Deep Fringe 100 miles/60 miles
Fringe 80 miles/45 miles
Near Fringe 60 miles/40 miles
Far Suburban 50 miles/35 miles
Suburban 45 miles/30 miles
Far Metropolitan 30 miles/25 miles
- Metropolitan 25 miles/15 miles
CEA-certified Antenna Mark for Outdoor Antennas…
Antenna color codes are broken into six different zones. These zones identify the different types of antennas that are required for a consumer to receive optimal reception. Typically, the closer consumers live to the signal tower, the better reception they will receive. They may also be able to use an indoor antenna versus an outdoor. The farther away a consumer lives, the opposite is true. However, there are many variables that impact exactly which antenna a consumer will need. I’ve listed examples of highly rated antennas for each category. The label on the box may not match the CEA code, but the antenna serves the purpose described. Google for price and availability.
|DESCRIPTION||The smallest of TV antennas, they receive equally well from all directions.|
|APPEARANCE||Good looking designs including novel shaped disk and patch antennas, and antennas that attach to satellite systems.|
|USE||This is where signal strength is highest and away from reflecting structures or low areas.|
|EXAMPLES||HD Frequency Cable Cutter (UHF/VHF), Monoprice MDA-5600 (UHF/VHF), Mohu Leaf Ultimate (UHF)|
|DESCRIPTION||Somewhat larger and slightly more powerful.|
|APPEARANCE||These antennas include novel stick, wing shaped or disk antennas with long elements.|
|USE||An amplified antenna is recommended in the green area anytime a long (20 feet or more) cable run from the antenna is required, or when more than one device (TV or VCR) is to be used with an antenna. They work best away from reflecting structures or low areas.|
|COLOR CODE||Light Green|
|EXAMPLES||Mohu Sky (UHF/VHF), RCA ANT800 (UHF/VHF), Winegard MS-2002 (UHF/VHF)|
|DESCRIPTION||Bigger in size, these antennas receive more signal power. Better for greater distances from signal source and areas with low signal strength.|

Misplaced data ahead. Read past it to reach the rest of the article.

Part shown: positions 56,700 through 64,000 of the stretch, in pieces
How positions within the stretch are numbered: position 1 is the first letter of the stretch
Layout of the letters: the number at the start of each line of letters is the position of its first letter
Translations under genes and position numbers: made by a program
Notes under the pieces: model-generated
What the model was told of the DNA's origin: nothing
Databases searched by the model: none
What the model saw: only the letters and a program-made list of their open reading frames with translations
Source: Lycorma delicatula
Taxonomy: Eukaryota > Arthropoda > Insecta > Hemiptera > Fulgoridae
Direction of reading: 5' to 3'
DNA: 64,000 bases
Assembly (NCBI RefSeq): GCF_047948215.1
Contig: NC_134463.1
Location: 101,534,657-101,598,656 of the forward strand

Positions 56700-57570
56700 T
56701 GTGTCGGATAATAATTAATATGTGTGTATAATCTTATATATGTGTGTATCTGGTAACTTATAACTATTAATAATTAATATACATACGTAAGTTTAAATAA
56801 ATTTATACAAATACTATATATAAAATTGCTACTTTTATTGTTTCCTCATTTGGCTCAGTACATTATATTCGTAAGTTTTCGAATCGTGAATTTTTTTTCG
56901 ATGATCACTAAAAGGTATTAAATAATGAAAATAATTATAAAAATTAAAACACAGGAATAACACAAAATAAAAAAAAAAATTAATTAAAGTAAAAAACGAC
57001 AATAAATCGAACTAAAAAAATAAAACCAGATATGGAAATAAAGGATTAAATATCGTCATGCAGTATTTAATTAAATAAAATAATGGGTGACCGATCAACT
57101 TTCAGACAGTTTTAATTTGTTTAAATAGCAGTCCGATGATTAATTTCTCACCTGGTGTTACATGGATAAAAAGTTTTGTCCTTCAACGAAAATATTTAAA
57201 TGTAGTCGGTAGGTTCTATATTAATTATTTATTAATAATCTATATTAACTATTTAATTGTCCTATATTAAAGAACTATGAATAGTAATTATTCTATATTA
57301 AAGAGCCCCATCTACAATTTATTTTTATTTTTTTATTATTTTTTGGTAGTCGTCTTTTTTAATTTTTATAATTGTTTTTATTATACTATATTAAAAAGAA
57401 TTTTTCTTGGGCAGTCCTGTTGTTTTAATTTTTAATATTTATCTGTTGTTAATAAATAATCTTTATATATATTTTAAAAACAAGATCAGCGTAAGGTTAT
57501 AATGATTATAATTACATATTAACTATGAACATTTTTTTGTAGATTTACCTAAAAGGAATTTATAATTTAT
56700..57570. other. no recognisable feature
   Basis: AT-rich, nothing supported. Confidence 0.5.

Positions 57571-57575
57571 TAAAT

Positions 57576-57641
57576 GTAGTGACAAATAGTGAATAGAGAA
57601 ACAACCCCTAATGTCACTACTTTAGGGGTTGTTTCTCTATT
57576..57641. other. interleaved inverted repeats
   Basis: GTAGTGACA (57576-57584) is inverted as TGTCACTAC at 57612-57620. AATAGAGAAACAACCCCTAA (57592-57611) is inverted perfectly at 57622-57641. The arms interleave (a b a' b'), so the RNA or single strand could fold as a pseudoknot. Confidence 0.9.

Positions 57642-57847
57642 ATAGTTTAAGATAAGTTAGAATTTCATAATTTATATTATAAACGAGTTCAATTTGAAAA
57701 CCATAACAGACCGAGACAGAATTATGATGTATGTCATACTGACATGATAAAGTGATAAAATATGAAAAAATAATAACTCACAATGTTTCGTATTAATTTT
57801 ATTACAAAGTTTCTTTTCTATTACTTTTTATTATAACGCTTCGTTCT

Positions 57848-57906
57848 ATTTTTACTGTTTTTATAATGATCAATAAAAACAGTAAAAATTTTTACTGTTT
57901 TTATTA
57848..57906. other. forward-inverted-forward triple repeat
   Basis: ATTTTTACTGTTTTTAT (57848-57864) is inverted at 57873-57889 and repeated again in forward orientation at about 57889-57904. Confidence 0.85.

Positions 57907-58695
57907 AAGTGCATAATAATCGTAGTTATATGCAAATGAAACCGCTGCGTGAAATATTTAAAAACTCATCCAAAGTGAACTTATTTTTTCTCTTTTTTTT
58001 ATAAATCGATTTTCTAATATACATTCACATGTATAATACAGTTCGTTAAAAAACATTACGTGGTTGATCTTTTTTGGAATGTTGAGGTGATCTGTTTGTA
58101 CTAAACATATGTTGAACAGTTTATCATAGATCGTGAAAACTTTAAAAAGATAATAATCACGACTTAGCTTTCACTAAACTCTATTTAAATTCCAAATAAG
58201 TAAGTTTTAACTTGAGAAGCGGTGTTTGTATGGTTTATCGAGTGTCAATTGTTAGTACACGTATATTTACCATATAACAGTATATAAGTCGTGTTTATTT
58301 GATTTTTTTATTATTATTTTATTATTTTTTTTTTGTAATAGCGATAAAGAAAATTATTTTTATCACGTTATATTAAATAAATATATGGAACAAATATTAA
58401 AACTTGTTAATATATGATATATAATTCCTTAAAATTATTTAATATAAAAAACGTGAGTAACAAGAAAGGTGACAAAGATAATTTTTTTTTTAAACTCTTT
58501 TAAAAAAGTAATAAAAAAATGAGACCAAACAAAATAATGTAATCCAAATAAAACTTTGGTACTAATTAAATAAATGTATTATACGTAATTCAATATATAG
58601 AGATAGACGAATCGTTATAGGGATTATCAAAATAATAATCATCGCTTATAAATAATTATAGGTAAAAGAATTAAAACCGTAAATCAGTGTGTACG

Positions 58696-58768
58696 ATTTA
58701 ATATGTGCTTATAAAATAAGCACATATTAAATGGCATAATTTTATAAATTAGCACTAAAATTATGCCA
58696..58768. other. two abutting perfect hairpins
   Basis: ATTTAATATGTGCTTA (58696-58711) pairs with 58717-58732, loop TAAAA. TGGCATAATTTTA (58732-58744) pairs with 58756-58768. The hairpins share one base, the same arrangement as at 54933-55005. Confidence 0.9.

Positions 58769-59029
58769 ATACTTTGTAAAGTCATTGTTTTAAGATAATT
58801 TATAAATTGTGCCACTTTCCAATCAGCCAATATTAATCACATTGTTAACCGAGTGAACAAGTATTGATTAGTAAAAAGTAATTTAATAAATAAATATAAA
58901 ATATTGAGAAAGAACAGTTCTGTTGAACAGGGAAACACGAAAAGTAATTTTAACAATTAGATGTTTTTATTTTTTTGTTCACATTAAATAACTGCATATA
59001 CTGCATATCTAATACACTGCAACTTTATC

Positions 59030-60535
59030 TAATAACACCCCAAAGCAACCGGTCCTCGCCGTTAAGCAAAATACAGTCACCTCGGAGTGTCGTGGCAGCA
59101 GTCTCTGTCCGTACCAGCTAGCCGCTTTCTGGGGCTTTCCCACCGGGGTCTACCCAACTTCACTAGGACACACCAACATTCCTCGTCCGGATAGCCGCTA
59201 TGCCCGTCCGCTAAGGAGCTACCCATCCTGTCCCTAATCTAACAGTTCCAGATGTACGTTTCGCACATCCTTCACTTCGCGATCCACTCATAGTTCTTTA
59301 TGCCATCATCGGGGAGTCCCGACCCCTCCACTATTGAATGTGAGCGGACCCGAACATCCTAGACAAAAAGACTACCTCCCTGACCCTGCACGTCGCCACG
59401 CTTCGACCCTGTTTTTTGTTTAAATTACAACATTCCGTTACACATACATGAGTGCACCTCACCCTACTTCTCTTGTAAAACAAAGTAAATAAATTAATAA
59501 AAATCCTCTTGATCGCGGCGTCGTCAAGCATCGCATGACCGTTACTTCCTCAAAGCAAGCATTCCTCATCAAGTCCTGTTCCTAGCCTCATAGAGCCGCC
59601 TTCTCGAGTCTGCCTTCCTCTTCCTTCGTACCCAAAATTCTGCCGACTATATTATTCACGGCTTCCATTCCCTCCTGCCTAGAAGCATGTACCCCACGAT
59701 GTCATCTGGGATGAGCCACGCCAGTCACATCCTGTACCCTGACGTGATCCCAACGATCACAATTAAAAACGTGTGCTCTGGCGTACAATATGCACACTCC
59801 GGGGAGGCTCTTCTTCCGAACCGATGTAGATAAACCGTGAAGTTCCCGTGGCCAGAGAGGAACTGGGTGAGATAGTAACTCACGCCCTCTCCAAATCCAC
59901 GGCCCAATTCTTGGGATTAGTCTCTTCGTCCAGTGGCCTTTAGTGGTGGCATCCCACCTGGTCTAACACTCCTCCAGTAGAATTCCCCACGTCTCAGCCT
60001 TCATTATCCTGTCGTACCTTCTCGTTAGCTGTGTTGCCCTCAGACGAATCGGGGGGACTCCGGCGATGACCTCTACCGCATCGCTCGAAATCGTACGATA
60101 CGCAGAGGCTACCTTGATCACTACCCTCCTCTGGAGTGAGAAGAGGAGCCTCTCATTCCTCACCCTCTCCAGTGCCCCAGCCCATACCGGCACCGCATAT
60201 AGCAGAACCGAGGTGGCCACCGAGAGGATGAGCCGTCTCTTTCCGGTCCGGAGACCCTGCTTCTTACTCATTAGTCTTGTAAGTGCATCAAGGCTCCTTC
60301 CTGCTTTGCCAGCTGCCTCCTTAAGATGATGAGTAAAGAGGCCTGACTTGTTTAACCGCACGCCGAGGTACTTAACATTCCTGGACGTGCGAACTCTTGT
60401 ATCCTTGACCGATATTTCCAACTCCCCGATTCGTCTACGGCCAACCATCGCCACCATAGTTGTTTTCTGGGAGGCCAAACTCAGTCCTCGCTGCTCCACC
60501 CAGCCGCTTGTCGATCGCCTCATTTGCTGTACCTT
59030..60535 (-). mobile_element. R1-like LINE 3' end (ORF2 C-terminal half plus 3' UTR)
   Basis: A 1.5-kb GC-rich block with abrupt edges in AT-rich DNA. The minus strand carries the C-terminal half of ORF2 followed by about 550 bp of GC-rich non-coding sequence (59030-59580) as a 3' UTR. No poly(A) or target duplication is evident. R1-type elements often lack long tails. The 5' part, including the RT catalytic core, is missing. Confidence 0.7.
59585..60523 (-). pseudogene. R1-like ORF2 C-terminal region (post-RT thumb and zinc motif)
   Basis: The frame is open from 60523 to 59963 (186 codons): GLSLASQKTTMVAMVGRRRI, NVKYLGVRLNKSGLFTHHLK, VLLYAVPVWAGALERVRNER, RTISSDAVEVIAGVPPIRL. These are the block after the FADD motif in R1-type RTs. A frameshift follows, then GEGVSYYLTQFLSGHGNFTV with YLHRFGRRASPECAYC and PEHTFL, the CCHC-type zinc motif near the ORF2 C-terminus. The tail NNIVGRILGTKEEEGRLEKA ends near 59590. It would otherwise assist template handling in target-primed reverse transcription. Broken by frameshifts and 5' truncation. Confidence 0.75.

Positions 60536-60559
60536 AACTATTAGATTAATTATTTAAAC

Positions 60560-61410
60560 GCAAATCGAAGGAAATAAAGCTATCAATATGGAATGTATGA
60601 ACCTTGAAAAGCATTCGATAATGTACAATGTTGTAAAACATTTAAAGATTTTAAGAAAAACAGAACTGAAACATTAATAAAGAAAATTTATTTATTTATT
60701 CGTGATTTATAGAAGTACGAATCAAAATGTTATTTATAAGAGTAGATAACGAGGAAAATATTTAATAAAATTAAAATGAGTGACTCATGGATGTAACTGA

|APPEARANCE||Styles include element antennas. These antennas can be used to reject simple ghost situations.|
|USE||When mounted at rooftop heights (30 feet or higher) outdoors, amplified antennas can be used in light green color code areas away from reflecting structures or low areas.|
|DESCRIPTION||Antennas that act like large multidirectional on channels 2-6 but on higher channels these antennas start to have useful ghost reducing effects. Picture quality is excellent when no signal reflecting structures are around.|
|APPEARANCE||Multi-element rooftop antennas.|
|USE||Suitable for far edge of light green color code areas. Amplified antennas with rooftop mounting can be used in these areas if the area is free of signal reflecting structures and is not in a low area.|
|COLOR CODE||Light Green|
|DESCRIPTION||Most popular rooftop antenna because of its modest size and ghost reducing characteristics.|
|APPEARANCE||Multi-element rooftop antennas.|
|USE||If there are ghost producing reflective structures near TV receiver antenna location, this kind of antenna is best for yellow, green, light green and red color code areas. Amplified antennas with rooftop mounting can be used with the blue color code.|
|COLOR CODE||Yellow, Green, Light Green, Red, Blue|
|EXAMPLES||Antennacraft Y5-7-13 (VHF),Antennas Direct ClearStream5 (VHF), RCA ANT751 (UHF/VHF)|
|DESCRIPTION||Large antennas used in weak signal areas for maximum possible TV reception.|
|APPEARANCE||Multi-element rooftop antennas.|
|USE||Can be used in any color code area, but requires an amplifier and roof mounting for blue and violet color codes. Amplifiers are not recommended for yellow color codes.|
|COLOR CODE||Green, Light Green, Red, Blue – with amplifier, Violet – with amplifier|
|EXAMPLES||91XG (UHF), Antennacraft Y10-7-13 (VHF), Channel Master CM-3020 (UHF/VHF), DB8 (UHF), DB8e (UHF), HDB8X (UHF), Winegard HD-9032 (UHF)|
Walking the Roof